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"A Passionate Defense"

2 Corinthians 12:11-21

Wednesday AM Bible Study
December 31, 2008

The apostle Paul did something in the previous portions of 2 Corinthians that he found very distasteful to do—that is, 'boast' in his credentials to the Corinthians (11:16-12:10). It was, however, something he felt that he had to do. The false apostles that had made their way into the church were seeking to gain a hearing for false doctrine by calling Paul's authority into question. Now, having finished his undesirable 'boast', Paul becomes very passionate and personal in his appeal to the Corinthians. In making a passionate "defense" of his God-given role to them, he points to the qualities of his ministry that they should have already recognized as clearly manifest to the Corinthians.

What stands out clearly in his 'passionate defense' is Paul's deep, sacrificial love for the church. They certainly weren't lovable. But Paul nevertheless loved them—even as he recounted to them the things they should have already known about him.


A. He asserts, "I have become a fool . . ." (v. 11). Several times in this section (chapters 11-12), Paul makes reference to the "foolishness" he had to engage in to defend his apostolic authority against those who questioned it. It was clearly something he would rather not have had to do; but in order to protect the church from false teachers, it was something he was willing to do. Note how he felt "compelled" to do this. He even says that, far from having to boast, it should have been the Corinthian Christians who should have been commending him and defending him against the false apostles and false teachers! They should have known better!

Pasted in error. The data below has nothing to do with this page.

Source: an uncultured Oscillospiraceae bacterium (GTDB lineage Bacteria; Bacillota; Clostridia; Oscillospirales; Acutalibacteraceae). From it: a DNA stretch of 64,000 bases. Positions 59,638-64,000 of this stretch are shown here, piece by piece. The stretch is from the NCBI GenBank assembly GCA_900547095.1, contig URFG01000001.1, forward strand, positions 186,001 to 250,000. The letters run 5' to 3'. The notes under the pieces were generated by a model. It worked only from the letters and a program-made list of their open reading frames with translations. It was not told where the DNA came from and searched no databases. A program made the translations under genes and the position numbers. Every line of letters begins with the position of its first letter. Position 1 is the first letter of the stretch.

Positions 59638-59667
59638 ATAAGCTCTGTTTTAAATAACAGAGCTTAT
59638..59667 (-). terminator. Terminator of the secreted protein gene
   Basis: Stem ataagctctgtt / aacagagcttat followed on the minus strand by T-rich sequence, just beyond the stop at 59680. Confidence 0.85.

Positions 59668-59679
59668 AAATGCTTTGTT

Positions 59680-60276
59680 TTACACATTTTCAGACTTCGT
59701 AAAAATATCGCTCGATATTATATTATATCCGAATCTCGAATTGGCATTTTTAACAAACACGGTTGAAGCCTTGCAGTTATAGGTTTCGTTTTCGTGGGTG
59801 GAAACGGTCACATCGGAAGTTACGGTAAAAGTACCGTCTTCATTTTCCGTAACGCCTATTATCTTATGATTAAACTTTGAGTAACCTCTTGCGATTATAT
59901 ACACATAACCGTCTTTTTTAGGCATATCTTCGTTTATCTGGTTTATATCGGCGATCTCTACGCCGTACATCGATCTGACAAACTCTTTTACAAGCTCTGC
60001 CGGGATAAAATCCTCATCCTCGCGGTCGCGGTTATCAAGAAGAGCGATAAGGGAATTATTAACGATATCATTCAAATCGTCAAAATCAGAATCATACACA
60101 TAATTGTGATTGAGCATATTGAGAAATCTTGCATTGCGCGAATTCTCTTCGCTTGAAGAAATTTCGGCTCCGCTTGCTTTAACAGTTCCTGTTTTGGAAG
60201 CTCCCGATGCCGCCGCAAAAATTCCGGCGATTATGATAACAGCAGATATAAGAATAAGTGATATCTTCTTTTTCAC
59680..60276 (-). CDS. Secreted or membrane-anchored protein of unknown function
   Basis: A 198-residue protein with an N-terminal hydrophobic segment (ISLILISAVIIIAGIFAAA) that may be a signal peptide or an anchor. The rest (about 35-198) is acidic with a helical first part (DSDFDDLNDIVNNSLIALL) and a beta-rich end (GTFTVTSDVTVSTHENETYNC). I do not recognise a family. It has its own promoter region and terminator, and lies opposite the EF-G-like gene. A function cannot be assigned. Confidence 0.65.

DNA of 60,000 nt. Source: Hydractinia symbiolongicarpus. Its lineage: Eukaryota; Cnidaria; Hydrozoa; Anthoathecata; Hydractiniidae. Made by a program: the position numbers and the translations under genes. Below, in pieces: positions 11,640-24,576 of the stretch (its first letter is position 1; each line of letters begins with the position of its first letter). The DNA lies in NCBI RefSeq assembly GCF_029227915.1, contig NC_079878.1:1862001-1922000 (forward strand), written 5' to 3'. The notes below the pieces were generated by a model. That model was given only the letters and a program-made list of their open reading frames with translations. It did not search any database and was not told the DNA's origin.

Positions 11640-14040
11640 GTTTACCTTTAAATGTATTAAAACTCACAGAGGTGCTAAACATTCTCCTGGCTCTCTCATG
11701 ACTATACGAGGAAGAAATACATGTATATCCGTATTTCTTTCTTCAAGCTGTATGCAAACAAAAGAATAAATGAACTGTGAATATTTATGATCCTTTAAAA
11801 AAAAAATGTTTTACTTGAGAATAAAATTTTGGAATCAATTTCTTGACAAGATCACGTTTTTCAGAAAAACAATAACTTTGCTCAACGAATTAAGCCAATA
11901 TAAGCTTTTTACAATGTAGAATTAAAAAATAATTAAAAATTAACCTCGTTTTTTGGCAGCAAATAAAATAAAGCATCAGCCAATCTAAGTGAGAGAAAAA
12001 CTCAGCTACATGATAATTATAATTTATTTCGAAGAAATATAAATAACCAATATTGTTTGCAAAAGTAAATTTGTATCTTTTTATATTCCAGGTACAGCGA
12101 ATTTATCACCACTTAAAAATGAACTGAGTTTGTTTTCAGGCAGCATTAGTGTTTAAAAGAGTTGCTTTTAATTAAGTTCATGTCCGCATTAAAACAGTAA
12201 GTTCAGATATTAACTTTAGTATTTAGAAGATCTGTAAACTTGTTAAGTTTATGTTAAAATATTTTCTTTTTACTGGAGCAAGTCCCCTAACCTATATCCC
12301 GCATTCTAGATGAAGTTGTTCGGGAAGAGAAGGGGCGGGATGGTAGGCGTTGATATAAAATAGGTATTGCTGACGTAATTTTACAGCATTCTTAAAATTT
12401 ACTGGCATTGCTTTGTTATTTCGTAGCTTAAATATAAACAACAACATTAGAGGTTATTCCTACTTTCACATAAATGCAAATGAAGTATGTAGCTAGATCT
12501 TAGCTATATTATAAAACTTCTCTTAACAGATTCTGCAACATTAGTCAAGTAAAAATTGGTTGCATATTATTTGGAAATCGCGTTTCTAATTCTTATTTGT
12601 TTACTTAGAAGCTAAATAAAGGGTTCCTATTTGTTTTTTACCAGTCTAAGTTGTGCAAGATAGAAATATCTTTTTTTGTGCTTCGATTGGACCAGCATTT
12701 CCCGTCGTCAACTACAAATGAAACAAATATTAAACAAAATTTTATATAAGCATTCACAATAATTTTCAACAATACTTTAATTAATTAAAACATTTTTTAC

B. He argues that, for one thing, he was in no way "behind" the "most eminent apostles" (v. 11b); even though he himself was "nothing" (see 1 Corinthians 15:8-9). The term "eminent apostles" should be seen as a sarcastic reference to the false apostles (see 11:4- 6) who were presenting themselves as his betters. He points out what should have been obvious to the Corinthians—that the signs of his apostleship had clearly been manifest in their midsts (v. 12). Note that his apostolic authority was not found strictly in the signs, and wonders, and mighty deeds God did through him (see Acts 5:12; 14:3; Hebrews 2:4). It was found in that these things were also accompanied with "all perseverance" (see also 4:7-14; 11:23-29; as well as Galatians 6:12). The works of miracles was not a sign in itself; but it was found in the miracles being accompanied by perseverance in great suffering for the cause of Christ! He had all that these false apostles boasted in— and even more!

C. In addition, he also mentioned that the church itself, as a result of his ministry was in no way suffering lack because of his ministry (v. 13). The only thing that they "lacked" is that he didn't ask them to support him. Rather, he took support from other churches (see 11:7-12). He says, "Forgive me this wrong!"; as if to add to the sarcasm. It wasn't because they were unworthy of supporting him; but rather because he wanted to 'yank the rug out' of from under the false teachers who were swindling them of their goods.


A. Paul promises to now come to them for the third time (v. 14); and again, in this third visit, he has purposed not to be a burden to them. The reason is because of his parental love for them. He didn't seek "theirs"—that is, he didn't seek to take what belonged to them, as the false apostles had done (see 11:20 and also Galatians 4:17); but rather, sought them—that is, what is good and beneficial to their souls. Just as a father doesn't have his children open a bank account up to save for him, but rather opens an account to save for his children; so also Paul does want them to lay up for him, but that he would lay up for them.